Of course there are still problems left with that, as the elements from the second screen are always one frame of animation ahead of the first, which becomes a real problem when one of the permanently visible elements moves in between, but there's really no way around this.
Next, NES games, while displayed in 256x240 resolution, were always made under the assumption that the upper and lower 8 lines would be cut-off on a standard NTSC screen, which brings us to this:
Then we would have a 4:3 screen ratio:
But we're still not done: Many emulators actually allow options for scanlines, resulting from the digital-to-analog conversion for contemporary TV sets. Of course none of these options really look like the real deal, and usually turn out completely wrong when resizing to the thumbnail size of 320x. If you've got a really old TV, its frame may also cut off the corners:
There's yet one more problem when it comes to preview material and beta version. Obviously, we can't take our own screenshots (unless the versions got leaked) so we're often stuck with either:
-a low-quality old magazine shot:
-a watermark-spoiled shot from a shitty irrelevant website:
Well, since in this case I'm lucky enough to have both, I won't put up with any of that bullshit, and instead go on restoring the best possible variant (that I can achieve with my limited skills).
It may not look perfect (but it can get close when done by someone who actually knows her stuff with image editing), but turns out far better than any of the other available options.
N64 screenshots in general are an issue, as the emulators still haven't gotten (and maybe never will get) the effects quite right. Besides the typical hardware blur, the fog looks also much different on a real system, and on some bigger textures one can see the seams in between tiles. With a capture card, on the other hand, one has to live with additional AV blur and off colors, which hare always dependent on individual TV settings.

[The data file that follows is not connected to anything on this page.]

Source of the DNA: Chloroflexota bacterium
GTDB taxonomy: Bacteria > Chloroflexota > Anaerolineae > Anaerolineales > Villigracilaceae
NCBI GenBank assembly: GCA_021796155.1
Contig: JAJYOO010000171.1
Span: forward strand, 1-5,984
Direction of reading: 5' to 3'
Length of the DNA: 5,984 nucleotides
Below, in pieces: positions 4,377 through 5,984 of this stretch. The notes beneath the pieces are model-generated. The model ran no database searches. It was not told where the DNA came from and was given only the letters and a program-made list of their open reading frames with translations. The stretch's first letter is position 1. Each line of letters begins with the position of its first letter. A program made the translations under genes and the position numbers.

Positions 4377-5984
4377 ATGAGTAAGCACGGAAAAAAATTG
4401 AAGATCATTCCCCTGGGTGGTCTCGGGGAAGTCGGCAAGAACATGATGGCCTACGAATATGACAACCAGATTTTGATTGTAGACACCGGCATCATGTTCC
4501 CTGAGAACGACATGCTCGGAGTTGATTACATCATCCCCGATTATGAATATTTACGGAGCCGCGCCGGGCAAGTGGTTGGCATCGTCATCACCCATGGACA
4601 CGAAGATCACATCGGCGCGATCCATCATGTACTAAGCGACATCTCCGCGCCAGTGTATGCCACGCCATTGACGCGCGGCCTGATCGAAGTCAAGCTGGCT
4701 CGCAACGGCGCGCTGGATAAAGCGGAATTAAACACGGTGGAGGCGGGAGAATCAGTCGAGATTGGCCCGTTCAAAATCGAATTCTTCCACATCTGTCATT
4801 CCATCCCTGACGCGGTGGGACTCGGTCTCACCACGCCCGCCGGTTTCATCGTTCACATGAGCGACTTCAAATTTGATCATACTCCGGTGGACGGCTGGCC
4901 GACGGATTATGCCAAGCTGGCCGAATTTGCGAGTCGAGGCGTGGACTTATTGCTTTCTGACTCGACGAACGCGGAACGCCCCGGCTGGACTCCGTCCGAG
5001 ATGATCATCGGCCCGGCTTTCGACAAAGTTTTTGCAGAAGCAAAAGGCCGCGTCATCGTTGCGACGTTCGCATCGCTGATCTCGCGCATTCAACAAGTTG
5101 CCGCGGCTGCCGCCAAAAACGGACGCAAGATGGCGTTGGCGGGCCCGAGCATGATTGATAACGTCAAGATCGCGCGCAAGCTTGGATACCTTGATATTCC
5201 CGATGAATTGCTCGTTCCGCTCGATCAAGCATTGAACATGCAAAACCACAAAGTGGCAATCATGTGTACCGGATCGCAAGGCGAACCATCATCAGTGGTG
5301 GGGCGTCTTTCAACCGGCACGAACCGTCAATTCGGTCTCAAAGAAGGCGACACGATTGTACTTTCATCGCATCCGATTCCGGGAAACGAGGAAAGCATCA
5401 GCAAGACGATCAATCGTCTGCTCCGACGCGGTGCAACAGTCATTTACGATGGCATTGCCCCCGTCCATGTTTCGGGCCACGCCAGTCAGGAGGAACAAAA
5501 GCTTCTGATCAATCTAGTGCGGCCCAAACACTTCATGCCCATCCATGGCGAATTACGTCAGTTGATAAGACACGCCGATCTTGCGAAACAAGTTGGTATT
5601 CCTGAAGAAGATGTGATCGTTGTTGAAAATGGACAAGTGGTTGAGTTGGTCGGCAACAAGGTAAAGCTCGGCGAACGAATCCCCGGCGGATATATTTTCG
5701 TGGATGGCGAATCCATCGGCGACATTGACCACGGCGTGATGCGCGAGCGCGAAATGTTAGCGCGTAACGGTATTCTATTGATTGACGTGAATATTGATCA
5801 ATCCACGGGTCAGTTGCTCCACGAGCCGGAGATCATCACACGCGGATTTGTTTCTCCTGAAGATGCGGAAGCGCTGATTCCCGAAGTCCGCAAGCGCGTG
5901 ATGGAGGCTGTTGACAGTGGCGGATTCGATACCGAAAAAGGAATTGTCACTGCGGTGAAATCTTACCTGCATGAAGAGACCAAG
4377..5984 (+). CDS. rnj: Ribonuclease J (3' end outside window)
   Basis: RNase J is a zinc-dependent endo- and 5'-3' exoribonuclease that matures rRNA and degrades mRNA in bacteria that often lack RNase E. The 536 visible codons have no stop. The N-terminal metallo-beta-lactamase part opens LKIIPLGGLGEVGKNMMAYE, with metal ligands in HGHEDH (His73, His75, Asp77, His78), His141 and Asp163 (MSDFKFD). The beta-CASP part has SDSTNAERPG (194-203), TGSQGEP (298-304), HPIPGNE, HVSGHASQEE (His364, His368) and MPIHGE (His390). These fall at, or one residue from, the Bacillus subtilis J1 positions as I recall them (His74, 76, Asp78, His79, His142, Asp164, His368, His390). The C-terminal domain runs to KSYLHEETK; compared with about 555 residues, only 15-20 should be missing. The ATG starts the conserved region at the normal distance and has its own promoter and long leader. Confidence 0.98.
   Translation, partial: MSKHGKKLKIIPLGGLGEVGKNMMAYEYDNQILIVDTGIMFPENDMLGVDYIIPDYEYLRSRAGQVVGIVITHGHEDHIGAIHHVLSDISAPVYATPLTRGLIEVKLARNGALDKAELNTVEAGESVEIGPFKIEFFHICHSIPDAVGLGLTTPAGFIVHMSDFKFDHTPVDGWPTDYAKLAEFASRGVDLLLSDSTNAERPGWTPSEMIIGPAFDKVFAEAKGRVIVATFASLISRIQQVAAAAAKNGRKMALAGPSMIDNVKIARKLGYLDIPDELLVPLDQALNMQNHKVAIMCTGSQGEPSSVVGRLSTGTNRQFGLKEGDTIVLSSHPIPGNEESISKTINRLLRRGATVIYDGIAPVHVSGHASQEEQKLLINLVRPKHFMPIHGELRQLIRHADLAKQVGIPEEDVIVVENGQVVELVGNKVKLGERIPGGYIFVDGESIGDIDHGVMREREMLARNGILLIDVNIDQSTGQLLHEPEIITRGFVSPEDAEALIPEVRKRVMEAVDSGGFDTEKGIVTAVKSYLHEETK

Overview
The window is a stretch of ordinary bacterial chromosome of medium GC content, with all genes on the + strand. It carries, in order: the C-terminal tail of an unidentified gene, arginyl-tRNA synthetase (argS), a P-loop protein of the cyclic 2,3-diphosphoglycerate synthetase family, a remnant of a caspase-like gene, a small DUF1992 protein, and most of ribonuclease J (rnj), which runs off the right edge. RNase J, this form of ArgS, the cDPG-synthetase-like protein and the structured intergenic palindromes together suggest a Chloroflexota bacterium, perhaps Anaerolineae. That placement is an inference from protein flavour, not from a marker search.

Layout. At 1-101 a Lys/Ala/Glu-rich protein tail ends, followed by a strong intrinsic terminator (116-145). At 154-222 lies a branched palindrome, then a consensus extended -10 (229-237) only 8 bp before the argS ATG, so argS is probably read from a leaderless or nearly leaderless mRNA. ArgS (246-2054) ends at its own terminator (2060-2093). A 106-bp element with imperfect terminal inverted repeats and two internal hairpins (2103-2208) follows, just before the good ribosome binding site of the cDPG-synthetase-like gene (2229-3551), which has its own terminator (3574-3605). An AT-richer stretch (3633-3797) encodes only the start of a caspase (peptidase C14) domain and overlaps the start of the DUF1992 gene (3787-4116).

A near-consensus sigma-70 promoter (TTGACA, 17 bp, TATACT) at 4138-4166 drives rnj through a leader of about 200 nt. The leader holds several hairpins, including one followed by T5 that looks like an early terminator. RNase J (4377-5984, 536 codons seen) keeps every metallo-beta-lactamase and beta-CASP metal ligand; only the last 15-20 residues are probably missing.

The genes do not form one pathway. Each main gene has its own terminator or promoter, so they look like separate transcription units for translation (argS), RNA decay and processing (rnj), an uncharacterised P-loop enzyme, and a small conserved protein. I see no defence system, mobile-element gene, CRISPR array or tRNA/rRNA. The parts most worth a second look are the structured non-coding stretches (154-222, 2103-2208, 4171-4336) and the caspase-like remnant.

The seemingly simple question of selecting "good" screenshots also often bothers me—I usually just take hundreds of screenshots randomly while playing (unless there's something specific I want to show), and then select those I deem the most interesting. But do those really represent the game properly when I have 20 interesting screenshots and 300 boring ones? Let's assume you write a regular column of game introductions, and you get 3 screenshots to chose for each. My impulse for a game with three different levels would be to get a screenshot from each to show the most variety. But that approach would also make it impossible to do the game with 30 different stages justice. When 90% of the time in an RPG is spent wandering around bleak environments and dull dungeons, can I "rightfully" show 50% battle scenes?
There are so many possible ways to represent (old) games in screenshots. Every site or magazine has its own policies to deal with these issues, Hardcore Gaming 101 sure has its own. But is there a "right" way to do screenshots? Which do you consider the "best" one? Are there some edits you consider immoral/wrong? Let's see some opinions.